Credit: Darrow Montgomery

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Residents of Brookland property Dahlgreen Courts have filed a $5 million lawsuit against Mission First Housing Development Corporation, the nonprofit affordable housing developer that renovated the apartment complex in 2012, and its property management arm Columbus Property Management and Development LLC.

The suit follows a years-long, protracted dispute between the property manager and tenants, who have long complained about deplorable living conditions and chronic mismanagement of the building.

City Paper first wrote about the property in January of last year, when residents complained that a multi-million-dollar renovation of the complex did nothing to ameliorate a litany of issues, including cracked and peeling paint, lead exposure, and mold. In 2014 alone, the building received 160 housing code violations by the Department of Consumer and Regulatory Affairs.

But since then, “there’s really been no improvement,” says Donta Waters, the Dahlgreen Courts Tenants Association president. “We have been experiencing ongoing substandard, uninhabitable conditions for years now.” The lawsuit filed in D.C. Superior Court on Saturday indicates that the issues that residents have repeatedly logged have not only persisted, but have also been made worse by management’s alleged lack of regulatory compliance.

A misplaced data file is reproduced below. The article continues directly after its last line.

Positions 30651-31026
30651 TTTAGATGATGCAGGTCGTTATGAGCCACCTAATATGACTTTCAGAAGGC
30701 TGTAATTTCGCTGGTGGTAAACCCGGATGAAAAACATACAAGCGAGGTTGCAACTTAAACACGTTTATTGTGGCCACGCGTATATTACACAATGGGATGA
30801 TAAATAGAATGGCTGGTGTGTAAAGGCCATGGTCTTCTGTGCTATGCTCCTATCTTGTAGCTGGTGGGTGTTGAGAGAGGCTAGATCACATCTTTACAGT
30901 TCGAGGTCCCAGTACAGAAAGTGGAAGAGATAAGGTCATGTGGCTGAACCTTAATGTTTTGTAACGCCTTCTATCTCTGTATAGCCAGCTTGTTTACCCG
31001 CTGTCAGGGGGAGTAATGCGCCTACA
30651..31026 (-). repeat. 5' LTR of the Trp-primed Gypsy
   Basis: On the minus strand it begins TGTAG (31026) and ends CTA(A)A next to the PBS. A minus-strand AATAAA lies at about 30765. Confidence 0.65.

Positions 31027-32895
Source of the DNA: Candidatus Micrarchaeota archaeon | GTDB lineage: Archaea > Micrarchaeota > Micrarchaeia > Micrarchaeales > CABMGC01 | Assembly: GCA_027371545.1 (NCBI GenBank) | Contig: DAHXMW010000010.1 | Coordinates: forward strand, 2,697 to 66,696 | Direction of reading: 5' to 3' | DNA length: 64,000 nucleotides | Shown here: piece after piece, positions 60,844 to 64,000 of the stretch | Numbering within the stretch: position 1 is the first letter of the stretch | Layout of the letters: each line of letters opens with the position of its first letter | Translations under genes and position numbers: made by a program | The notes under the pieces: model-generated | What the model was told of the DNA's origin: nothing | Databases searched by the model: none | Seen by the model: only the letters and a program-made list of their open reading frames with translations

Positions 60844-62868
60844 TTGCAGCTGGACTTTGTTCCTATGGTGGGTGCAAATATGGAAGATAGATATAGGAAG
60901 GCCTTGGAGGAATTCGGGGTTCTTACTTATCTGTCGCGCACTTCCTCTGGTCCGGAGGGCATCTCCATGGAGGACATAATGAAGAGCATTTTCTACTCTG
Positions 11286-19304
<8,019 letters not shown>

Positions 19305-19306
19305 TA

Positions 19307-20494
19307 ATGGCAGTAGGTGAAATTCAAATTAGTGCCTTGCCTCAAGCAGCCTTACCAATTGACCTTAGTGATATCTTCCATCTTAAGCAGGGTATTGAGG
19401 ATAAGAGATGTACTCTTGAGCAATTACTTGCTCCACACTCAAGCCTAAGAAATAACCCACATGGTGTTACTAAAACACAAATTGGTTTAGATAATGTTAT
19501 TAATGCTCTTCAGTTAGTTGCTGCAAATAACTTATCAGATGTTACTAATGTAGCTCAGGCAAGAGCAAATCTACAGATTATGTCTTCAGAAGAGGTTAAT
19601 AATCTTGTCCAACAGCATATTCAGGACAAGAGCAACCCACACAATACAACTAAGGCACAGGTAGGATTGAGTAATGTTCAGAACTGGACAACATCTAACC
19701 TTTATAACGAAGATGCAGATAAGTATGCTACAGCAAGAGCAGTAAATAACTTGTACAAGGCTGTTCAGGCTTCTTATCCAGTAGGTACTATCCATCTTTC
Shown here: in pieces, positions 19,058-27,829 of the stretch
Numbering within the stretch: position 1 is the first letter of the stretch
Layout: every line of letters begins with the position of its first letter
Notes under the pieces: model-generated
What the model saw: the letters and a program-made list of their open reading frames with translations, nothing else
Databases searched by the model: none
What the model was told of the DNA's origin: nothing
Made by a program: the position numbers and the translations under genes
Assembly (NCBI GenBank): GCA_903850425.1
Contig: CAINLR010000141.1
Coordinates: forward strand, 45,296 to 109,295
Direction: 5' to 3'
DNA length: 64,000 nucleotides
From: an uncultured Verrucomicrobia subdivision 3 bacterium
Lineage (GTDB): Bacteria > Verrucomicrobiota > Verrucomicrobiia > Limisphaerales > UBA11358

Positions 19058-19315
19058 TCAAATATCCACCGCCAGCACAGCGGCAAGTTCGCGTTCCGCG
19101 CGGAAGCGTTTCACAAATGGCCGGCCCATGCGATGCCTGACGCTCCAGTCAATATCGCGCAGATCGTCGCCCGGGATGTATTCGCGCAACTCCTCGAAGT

A spokesperson for Mission First declined to comment, citing ongoing litigation.

The tenants made a litany of claims against the managers in the 37-page complaint. One section of the suit claims that forty tenants living in Dahlgreen Courts have tested positive for “elevated levels of lead in their blood and/or Chronic Inflammatory Response Syndrome,” the result of “exposure to lead, mold, and other biotoxins due to negligence and other breaches of Defendants’ duties to maintain habitable housing conditions.”

Waters says the tenants association organized the testing just last month. Dozens of tenants have long shown symptoms of chronic respiratory infections and other ills, including fatigue, headaches, inflammation, and disorientation, per Waters and the lawsuit.

The suit, which challenges Mission First on 15 different counts—including fraud, emotional distress, willful malfeasance, negligent construction, breach of contract, and violation of D.C. Code—argues that the company “intentionally, willfully and maliciously harmed Plaintiff and DCA tenants through their actions and inaction, with knowledge that injury to Plaintiff and DCA tenants would likely result, and/or recklessly disregarding the possibility that injury to Plaintiff and DCA tenants would result from their actions and inaction.”

City agencies provided Mission First, which rehabilitated the facility about six years ago, with millions in grants and bonds. The D.C. Housing Finance Agency gave it $6.2 million in tax-exempt bonds, City Paper reported last January, while the Department of Housing and Community Development gave it $5.1 million in federal grants.